Also, try not to look at the cost of outside specialists in a vacuum. Compare those expenses to what you would spend in bringing on a full-time employee to fulfill the same role. Odds are, you would spend a lot more money and get less expertise by filling the position in-house.
Another common misconception is that consultants can never understand what it's truly like to be part of your team, and therefore, will always seem like outsiders there to overcharge you at every opportunity. This isn’t as straightforward of an issue as it might seem, though. Yes, consultants won’t initially understand your culture, systems, and processes from the moment they step through the door, so you will have to pay them a small amount of time to bring them up to speed.
However, if you’re bringing in consultants because they have expertise in a particular area that your team lacks, then try weighing those consultant “learning” costs against expenses you would incur in upskilling your team to fill the same role. Also, this is yet another reason why vetting your third parties to ensure they fit within your culture and vision – not to mention experience in your industry – is critical for success. The less “learning” a consultant has to go through to understand your organization and needs, the less you’ll have to pay them to ramp-up.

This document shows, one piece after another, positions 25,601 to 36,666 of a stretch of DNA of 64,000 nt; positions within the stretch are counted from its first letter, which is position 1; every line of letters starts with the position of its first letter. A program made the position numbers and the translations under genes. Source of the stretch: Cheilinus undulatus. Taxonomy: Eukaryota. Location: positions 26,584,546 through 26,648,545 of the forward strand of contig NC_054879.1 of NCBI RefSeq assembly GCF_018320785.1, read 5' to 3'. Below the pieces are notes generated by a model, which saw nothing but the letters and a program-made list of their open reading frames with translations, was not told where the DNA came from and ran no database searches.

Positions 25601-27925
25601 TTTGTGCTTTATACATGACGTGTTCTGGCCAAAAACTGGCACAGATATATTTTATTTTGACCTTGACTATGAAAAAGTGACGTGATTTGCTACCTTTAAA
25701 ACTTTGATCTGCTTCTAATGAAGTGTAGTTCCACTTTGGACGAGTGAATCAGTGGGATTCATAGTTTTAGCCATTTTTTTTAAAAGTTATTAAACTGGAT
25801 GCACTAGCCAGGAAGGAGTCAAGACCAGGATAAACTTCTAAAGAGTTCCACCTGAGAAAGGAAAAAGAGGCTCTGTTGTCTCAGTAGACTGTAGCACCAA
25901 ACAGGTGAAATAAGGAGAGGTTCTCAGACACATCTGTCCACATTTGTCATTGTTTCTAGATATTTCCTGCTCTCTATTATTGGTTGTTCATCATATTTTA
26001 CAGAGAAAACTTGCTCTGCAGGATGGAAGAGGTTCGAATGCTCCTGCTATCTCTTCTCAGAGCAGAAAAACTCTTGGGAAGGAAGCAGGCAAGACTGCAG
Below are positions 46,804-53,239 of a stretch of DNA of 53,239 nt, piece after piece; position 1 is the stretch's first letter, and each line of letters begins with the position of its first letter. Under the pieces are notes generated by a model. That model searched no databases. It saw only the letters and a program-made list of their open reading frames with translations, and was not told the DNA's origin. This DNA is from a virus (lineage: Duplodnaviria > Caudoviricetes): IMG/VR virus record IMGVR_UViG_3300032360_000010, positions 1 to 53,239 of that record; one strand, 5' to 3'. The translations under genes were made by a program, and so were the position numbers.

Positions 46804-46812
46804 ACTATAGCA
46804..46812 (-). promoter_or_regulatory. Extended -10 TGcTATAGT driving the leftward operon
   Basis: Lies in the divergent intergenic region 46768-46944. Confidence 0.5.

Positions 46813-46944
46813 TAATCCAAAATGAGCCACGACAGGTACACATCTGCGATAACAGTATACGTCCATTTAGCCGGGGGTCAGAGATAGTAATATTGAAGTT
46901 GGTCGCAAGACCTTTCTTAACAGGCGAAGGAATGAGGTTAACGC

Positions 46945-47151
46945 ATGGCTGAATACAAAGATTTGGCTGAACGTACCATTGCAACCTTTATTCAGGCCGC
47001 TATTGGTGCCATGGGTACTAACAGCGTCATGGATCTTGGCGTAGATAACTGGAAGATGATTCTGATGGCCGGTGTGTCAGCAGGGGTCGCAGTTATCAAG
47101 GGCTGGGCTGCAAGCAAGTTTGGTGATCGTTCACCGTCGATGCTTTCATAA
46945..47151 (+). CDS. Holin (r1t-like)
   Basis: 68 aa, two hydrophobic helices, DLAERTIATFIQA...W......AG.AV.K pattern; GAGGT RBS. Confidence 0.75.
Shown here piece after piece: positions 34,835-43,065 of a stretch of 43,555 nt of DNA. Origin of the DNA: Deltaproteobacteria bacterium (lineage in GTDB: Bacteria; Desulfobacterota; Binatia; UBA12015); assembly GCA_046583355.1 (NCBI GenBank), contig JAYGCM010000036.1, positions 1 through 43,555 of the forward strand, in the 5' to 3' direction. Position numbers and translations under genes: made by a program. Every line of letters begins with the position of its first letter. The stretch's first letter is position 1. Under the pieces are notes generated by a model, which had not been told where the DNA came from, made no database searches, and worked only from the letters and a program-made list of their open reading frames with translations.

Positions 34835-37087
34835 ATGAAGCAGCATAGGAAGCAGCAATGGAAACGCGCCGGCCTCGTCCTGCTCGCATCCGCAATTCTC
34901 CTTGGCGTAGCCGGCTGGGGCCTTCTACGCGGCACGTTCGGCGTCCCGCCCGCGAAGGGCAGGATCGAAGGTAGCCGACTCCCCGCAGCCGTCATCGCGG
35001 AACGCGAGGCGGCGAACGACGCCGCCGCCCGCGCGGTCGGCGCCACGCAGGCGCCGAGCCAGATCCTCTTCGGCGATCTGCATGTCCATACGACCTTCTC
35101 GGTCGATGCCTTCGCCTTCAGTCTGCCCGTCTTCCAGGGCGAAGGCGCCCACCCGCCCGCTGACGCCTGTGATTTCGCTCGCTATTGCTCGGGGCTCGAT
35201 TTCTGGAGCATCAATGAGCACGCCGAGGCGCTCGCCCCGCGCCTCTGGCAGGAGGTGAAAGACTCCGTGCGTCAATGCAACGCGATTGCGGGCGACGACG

Our advice is to ask around before signing on the dotted line with a consulting group. Pick up the phone or write an email to some of their current and former clients and ask what the experience was like. The right group of outside, on-demand talent will fit your team like a glove and, just as importantly, bring new expertise and fresh perspectives that will help you accomplish goals, innovate, and grow.